The guide to foraging in Idaho, which is intended for novices, covers what you can gather in Idaho. Learn how to forage responsibly and safely while learning what's in season each month and where to get it, as well as recipe suggestions. There is a wide variety of food you can forage for in Idaho, including nuts, seeds, fruits, vegetables, and more. Foraging is a great way to appreciate seasonal change, connect with nature, and find wild local ingredients to use in delicious home cooking recipes.
The Idaho woods and the countryside are wonderful places to start your foraging journey, but you may also discover wild edibles in surprisingly urban settings, such as a park or even your own garden. In addition, our frequently updated foraging guide explains how to forage safely, the law and what's in season each month.
What is foraging?
Foraging is the term for looking for, gathering, and consuming wild foods - for free. It's a wonderful way to keep active while spending time in nature and learning more about how your meals are produced. How to forage responsibly
Always be sure you can positively identify any plant before plucking it, and never eat an unknown plant. When foraging, make sure there is enough left over for the animals.
Here are a couple of key foraging guidelines:
- Before gathering, seek permission. In some regions, certain plant species will be safeguarded, so do your homework and check with the landowner before you start collecting.
- Pick from locations where you'll have the most luck. Look for areas with a lot of food and then just take a little bit for personal consumption. Never completely clear an area since it will harm the species and deny another collector the opportunity to collect.
- Leave enough for other animals and protect habitats. Many animals rely on vegetation for food, so don't take more than you intend to consume since this might prevent wildlife from obtaining a vital food source. Consider the wildlife's homes and stay away from or repair any that have been damaged or disturbed.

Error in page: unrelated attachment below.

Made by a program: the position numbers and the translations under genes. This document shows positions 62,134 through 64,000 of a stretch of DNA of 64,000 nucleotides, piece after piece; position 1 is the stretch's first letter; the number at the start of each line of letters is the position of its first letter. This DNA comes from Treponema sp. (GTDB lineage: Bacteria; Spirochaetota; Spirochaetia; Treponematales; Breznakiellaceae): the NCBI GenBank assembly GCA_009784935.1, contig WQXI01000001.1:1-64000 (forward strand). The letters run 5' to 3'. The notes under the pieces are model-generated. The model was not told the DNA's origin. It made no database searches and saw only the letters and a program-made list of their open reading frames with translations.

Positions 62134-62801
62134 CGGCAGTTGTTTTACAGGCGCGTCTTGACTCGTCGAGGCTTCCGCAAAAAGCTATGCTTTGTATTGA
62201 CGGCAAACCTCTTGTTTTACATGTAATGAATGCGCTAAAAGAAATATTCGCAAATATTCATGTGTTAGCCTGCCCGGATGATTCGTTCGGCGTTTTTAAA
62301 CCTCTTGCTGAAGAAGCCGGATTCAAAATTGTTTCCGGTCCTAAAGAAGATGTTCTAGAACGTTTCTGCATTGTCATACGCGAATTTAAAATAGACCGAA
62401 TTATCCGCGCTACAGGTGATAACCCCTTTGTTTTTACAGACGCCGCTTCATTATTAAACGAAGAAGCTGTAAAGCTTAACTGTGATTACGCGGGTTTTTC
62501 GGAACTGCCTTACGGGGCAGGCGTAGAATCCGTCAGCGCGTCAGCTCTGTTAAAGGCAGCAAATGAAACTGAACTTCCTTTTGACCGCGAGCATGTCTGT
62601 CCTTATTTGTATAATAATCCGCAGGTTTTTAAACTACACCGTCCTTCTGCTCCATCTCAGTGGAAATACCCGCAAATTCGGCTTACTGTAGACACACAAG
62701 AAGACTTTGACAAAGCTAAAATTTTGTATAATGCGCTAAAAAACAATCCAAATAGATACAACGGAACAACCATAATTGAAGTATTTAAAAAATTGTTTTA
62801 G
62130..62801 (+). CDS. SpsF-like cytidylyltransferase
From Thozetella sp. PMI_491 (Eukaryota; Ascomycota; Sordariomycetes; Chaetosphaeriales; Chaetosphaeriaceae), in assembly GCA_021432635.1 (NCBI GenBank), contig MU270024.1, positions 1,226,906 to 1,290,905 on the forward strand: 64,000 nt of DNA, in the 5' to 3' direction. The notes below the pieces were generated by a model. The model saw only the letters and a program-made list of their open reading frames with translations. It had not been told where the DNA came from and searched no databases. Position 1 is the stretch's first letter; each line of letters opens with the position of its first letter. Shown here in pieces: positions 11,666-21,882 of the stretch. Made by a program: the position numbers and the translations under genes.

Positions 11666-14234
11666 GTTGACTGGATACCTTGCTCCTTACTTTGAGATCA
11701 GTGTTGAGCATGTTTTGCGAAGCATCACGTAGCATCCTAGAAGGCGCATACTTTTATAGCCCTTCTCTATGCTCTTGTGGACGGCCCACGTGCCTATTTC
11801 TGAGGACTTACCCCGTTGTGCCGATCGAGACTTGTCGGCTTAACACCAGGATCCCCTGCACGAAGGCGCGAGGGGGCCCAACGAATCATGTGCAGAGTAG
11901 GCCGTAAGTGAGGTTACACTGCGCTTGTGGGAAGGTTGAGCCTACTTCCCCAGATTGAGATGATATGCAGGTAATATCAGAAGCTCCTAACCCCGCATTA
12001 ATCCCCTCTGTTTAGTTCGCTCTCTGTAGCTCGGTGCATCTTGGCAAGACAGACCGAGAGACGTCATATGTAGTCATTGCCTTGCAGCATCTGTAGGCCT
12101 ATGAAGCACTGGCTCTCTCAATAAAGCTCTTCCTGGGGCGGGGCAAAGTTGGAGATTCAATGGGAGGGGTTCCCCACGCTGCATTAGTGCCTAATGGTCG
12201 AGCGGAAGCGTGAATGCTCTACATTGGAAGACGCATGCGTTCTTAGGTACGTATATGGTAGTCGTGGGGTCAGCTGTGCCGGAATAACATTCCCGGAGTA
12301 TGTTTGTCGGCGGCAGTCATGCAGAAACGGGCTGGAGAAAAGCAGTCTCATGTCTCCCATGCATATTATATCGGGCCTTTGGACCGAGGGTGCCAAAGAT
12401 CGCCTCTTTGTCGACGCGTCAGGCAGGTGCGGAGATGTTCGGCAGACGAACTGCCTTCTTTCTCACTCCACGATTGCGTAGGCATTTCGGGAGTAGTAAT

Never dig up or harm endangered species. It can be illegal to dig up or remove some wild plants and mushrooms in Idaho's wild areas. Before you forage, check the legislation to be sure it isn't prohibited. If you're unsure, why not join a foraging class with an expert and learn?
How to forage safely
Always bring a good field guide with you and be confident in your identification of plants before plucking them. Never eat any plant unless you are certain of its identity. Learning how to forage safely and responsibly through participating in a foraging course with an expert is an excellent method to learn this skill.
Never eat anything you haven't positively identified. This is probably the most important rule of foraging. If in doubt, don't put it in your mouth. Some plants can cause serious illness or even death if consumed, so it's always better to be safe than sorry.
If you're collecting from the wild, make sure you only take what you need. Many plant and fungi species are endangered, so it's important to avoid taking more than necessary. Leave some for other animals too - they'll be just as grateful as you are for a full belly.
Check the legislation. In some areas, it may be illegal to dig up or remove certain plant species. So before you start foraging, check the local rules and regulations to make sure you're not breaking any laws.
Forage in moderation. While it's great to enjoy free food from nature, over-foraging can damage local ecosystems. So only take what you need and be sure to leave some for other creatures and future foragers.
Wash your foraged food thoroughly. All wild plants and fungi should be washed thoroughly before eating to remove any dirt, pesticides, or chemicals.
Cook your foraged food properly. Some plant species can be toxic if eaten raw, so it's important to cook them properly before consuming them.
What's in season each month?
- January: cedar, fir, holly, ivy
- February: alder, hazel, willow
- March: birch, maple
- April: ash, hawthorn
- May: beech, blackthorn, cherry, chestnut, elderflower, hawthorn, oak, rowan, sloe
- June: apple, blackberry, cherry, elderflower, fig, gooseberry, grape, hazelnut, raspberry, strawberry
- July: apricot, blackberry, blueberry, cherry, peach, plum, raspberry
- August: apple, apricot, blackberry, blueberry, cherry plum, fig, grape, nectarine, peach, pear, raspberry
- September: apple, blackberry, blueberry, cherry, crabapple, fig, grape, hazelnut, medlar, nectarine, peach, pear, plum
- October: apple. blackberry. cherry. crabapple. fig. grape. hazelnut. medlar. nectarine. peach. pear. plum
- November: alder, birch, cedar, fir, holly, ivy, oak, willow
- December: alder, cedar, fir, holly, ivy, oak
The best places to forage in Idaho
Whether you're seeking mushrooms or huckleberries, our lands in Idaho provide some of the most distinctive topography and habitat for a wide range of wild edibles.